I attended a think tank last week organised by the University of London Computer Centre (ULCC) under their FOTE (Future of Technology in Education) activity. The participants were from a broad spectrum of institutions, both in terms of their mission and size. The following is a personal reflection on the discussion; ULCC are producing a report on the meeting which will be available in due course. There were a number of key points:
- Moving services to a shared service is just one of a range of options that should be considered. There is a view that Government in particular is putting too great an emphasis on shared services as the solution when there may be other alternatives which are more cost effective. Effective cost management should be the key driver not the type of solution.
- The sector still does not know its numbers in that few institutions know the accurate (full economic) costs of their services. This makes attempting to assess the potential worth of a shared or outsourced solution difficult.
- The start up cost of shared service initiatives is a significant inhibitor. It was recognised that where shared services already exist, organisations are likely to consider moving services into the shared offering. If the service does not exist, organisations are unlikely to spend time and money in seeking partners to set up a new service. An exception to this might be where an organisation has streamlined its services so that it is in a position to provide those services to other institutions (those institutions merely buying the services from the host).
- Pump priming can help establish new shared services, particularly in areas where they are unlikely to emerge naturally. The pooling of research expertise in the sciences in Scotland is a case in point; the competition between universities in Scotland would have continued to act as an inhibitor without funding and direction from the Scottish Funding Council.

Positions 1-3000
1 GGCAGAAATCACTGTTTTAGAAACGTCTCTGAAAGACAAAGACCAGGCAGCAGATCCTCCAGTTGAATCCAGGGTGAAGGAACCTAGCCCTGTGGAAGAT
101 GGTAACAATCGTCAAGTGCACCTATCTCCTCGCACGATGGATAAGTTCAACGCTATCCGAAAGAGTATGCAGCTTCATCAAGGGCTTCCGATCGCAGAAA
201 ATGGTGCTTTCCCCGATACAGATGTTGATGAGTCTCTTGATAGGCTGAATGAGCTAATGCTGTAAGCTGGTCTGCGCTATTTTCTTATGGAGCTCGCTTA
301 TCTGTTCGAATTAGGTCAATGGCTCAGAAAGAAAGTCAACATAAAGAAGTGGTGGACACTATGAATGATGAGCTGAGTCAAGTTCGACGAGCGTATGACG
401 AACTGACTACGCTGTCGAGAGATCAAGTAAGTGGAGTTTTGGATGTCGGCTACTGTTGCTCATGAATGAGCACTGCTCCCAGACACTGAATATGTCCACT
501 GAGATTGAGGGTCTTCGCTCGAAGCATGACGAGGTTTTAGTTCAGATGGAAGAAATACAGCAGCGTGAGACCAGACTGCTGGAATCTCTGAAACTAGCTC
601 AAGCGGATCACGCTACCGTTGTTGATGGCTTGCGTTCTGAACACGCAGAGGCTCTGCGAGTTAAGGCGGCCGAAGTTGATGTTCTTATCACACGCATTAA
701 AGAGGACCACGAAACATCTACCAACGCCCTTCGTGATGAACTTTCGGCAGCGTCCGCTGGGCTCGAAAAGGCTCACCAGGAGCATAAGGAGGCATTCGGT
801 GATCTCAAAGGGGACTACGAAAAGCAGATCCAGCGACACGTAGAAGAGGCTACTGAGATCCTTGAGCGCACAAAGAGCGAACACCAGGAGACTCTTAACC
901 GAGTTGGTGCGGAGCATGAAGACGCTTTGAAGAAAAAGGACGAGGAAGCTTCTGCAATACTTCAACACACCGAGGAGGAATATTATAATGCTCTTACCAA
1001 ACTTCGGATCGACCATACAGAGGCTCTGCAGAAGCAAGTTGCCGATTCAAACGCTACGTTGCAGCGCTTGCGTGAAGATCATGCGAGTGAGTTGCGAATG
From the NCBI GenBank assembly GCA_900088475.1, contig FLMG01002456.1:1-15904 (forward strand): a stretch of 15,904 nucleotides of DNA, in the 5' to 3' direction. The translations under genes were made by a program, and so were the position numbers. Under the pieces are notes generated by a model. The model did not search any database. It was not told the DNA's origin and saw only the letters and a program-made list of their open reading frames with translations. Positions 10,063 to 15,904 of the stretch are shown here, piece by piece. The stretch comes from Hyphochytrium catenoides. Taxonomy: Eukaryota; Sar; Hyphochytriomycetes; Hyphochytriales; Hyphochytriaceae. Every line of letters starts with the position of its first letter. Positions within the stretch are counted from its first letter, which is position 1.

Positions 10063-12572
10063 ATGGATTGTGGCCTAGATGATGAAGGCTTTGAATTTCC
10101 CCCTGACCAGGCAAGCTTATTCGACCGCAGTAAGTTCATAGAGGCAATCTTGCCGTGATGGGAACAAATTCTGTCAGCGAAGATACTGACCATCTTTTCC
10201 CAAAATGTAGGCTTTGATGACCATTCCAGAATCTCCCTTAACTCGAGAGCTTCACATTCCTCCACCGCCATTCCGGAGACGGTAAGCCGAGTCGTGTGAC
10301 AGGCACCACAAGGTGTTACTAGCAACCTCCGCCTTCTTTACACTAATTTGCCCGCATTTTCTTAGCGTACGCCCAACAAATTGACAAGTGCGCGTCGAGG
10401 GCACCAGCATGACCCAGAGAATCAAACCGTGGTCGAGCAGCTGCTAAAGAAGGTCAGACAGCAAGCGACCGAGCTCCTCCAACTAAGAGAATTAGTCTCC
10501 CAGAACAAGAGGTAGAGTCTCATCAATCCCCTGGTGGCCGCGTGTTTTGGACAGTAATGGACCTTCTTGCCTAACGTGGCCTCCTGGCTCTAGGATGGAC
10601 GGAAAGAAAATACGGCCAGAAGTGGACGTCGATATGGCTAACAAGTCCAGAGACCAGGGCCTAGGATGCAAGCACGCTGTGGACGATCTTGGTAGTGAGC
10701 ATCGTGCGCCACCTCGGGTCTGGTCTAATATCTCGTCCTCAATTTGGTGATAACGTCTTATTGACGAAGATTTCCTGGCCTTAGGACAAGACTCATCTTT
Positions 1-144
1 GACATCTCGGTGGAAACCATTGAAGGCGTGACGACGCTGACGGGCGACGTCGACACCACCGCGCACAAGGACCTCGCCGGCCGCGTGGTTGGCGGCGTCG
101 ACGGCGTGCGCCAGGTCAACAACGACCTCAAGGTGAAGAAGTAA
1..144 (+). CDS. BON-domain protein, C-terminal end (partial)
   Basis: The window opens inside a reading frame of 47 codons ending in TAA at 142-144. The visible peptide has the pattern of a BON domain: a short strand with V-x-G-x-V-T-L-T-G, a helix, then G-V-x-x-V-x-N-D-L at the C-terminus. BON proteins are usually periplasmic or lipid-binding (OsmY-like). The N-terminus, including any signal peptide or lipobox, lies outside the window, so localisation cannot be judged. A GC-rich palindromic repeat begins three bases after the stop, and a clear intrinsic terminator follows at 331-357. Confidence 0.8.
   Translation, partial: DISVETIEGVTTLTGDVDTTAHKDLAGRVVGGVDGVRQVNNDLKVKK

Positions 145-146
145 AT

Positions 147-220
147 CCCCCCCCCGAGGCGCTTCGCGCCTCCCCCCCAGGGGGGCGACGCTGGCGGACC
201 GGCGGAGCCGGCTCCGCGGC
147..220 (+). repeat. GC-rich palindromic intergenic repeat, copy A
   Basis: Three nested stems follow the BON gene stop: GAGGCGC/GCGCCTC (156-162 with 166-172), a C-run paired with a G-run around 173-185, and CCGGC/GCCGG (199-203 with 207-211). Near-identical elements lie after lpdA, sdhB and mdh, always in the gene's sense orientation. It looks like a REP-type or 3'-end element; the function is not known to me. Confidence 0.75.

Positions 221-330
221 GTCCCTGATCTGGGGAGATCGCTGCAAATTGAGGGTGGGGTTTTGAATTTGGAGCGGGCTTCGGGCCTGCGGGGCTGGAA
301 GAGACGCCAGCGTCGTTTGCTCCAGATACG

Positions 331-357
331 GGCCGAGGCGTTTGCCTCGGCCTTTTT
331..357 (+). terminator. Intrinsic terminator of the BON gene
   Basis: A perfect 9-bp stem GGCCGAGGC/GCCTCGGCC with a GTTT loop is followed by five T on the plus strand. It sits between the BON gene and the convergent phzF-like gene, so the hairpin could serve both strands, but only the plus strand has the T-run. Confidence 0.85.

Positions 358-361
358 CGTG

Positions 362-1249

- Nevertheless it was recognised that there is an opportunity to share with like minded institutions in order to deliver efficiencies, improve services or reduce risk. These could lead to small scale shared services which deliver benefit to the institutions involved but which are unlikely to scale up nationwide. There are currently no good vehicles to facilitate setting up such small scale initiatives. There is a need to establish what institutions are willing to share and to allow some assessment of potential partners to help develop initiatives. There is a session planned at the UCISA Managers’ Forum on Shared Services to discuss whether such an initiative can be established.
- The sector does not have the skills to manage vendors effectively. There are challenges in managing suppliers of services without the added complexity of balancing the requirements of all partners in a shared service. There is a lot of resource involved in managing shared services – service managers need to understand the challenges of shared services, contracts, economies of scale, etc and this cost will need to be borne in mind when considering sharing.
It might be concluded that there was little appetite for shared services amongst the participants from the points above. This was not the case; there was the appetite for considering shared services when looking at cost effective ways of delivering services but recognition that they were one option. Most institutions had services or components of services that they considered could be shared; what is missing is the brokerage service to help bring these willing partners together.
Tags: shared services